Saturday, October 15, 2011

My Career as a Reluctant Unpaid Extra

If we're friends on Facebook, then you know that my status right now is:

This may be the only chance I ever have to make a statement like this: I've left the kids in the street and gone to the bar.

The reason I ditched the kids (just one of mine, and a friend of hers) in the street and went into a bar was that they'd committed to hanging out on the corner hoping to catch a glimpse of Zac Efron long as it took. I stuck it out for three hours before walking the half-block to a local bar/restaurant where I often have dinner when Tori is out with friends. I drank coffee and ate cheese garlic bread and chatted with the regulars and the bartender about what a long night it was going to be.

My daughter and her friend were herded off the street onto the lawn of a nearby building, from which they couldn't see a darned thing. I watched Zac Efron shoot about a hundred and seventy-five takes of the same scene while the girls huddled around the corner and wondered whether they were ever going to see him...and then a DA pulled me out of the bar and asked me to be an extra.

Fortunately, in the exact moment that I was stepping out onto the street, the girls showed up at the back door of the bar (a family-owned pub attached to a restaurant) and asked for me, and so ended up watching the final takes of the movie from a perfect vantage point directly across the street from Efron while I stood and chatted silently with a couple of other extras and the owner of the bar.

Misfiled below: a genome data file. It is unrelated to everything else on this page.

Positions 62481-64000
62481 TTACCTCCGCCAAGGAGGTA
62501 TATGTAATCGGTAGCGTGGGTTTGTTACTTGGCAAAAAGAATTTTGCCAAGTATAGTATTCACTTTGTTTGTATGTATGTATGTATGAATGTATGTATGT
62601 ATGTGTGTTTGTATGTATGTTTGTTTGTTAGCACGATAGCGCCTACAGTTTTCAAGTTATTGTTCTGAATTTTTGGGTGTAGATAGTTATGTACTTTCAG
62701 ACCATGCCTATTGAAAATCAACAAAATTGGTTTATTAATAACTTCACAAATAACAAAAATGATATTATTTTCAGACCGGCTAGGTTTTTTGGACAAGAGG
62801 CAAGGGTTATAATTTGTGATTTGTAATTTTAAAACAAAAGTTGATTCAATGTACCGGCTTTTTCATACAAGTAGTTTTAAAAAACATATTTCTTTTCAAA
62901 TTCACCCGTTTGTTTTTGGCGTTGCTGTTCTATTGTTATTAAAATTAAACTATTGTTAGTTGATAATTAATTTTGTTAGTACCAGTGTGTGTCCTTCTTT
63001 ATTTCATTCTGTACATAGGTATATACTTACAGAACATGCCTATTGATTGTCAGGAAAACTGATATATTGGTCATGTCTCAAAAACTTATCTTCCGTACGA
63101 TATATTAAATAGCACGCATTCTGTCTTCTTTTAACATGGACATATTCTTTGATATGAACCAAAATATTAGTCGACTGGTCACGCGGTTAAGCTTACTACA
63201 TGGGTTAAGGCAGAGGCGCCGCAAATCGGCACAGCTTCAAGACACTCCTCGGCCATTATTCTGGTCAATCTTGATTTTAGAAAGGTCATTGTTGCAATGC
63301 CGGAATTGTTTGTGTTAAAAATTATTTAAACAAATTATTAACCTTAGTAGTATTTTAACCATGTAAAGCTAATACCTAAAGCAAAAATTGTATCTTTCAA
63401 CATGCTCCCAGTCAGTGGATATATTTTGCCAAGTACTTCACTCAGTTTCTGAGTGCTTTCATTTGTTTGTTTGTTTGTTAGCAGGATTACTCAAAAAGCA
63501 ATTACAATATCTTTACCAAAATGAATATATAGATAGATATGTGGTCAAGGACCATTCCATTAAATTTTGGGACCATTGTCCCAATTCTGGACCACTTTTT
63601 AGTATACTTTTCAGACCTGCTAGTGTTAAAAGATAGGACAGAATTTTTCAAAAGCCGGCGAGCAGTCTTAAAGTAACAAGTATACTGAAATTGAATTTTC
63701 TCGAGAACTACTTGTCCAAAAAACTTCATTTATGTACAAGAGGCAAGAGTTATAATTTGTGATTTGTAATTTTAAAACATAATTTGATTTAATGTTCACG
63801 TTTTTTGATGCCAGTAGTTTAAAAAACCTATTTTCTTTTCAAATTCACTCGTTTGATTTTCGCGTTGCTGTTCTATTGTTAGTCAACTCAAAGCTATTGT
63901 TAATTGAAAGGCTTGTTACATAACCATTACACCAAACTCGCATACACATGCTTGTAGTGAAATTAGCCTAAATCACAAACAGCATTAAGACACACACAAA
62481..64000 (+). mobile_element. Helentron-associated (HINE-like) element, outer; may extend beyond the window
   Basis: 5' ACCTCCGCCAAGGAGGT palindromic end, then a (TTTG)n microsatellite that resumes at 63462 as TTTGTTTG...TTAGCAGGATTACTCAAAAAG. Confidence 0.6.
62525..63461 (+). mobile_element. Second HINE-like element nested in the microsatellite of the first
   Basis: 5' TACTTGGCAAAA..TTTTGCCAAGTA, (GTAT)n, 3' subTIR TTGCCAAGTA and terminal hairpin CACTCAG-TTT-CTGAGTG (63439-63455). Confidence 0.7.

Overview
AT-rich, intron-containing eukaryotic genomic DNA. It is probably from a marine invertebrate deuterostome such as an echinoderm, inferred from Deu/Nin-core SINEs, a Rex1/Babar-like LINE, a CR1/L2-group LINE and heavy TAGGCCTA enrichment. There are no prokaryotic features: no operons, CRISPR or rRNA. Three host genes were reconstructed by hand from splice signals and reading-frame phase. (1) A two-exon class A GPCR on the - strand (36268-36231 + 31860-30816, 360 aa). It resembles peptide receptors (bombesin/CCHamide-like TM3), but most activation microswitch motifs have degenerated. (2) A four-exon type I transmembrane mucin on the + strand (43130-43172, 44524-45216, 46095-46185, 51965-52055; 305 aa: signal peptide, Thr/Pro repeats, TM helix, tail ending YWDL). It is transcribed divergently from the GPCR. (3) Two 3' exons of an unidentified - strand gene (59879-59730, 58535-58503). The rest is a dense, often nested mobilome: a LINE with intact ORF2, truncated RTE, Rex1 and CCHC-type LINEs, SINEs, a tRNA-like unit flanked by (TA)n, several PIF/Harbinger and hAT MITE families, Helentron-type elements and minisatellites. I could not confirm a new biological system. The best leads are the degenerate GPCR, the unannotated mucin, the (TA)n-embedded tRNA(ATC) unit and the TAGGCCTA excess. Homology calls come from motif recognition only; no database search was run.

Yes, chatted silently. Turns out all those people you see talking and laughing in the background on the street aren't making any sound. It's kind of tough to do. Fortunately, they only shot "my" scene four times.

The crazy thing is, this is the second time this has happened to me in the past 90 days. My kid's interest in the film industry isn't playing out exactly the way either of us intended.

See that silver car in the background? Zac Efron was totally in that car. We saw him. And they let Sydney touch it.

Tuesday, October 4, 2011

Tori's Famous!

Okay, big exaggeration (from me...imagine that).

But the Motivational Growth website launched tonight, and her picture is on the front page.

It's been quite a while since I talked about the filming, though I'm told that it hasn't been all that long at all in film years. This project has been a real education for me in terms of what goes on behind the scenes in between filming and release, and it boggles my mind that movies get made at all.

Tori's part in this one is small, but it's been getting some good advance press from star Jeffrey Combs (of Star Trek fame) and could easily become a cult classic with a certain audience. I'll readily admit that I'm not that audience: too much blood, vomit and weirdness for my personal tastes. But I walked out after viewing the rough cut asking questions, and that's usually the sign of a movie that people will watch and re-watch.

Can't wait to see what happens with it. We've met some great people in the process and the talent is first-rate all around.

Sunday, October 2, 2011

You CAN Go Home Again

Last night, aptly enough, was the Homecoming dance in Rochelle. The last time Tori went to school and participated in school activities here was in the third grade. Though she's been taking one class at the high school since late August, this weekend she re-entered the social scene in her hometown and, somewhat to my surprise, she picked up without a hitch.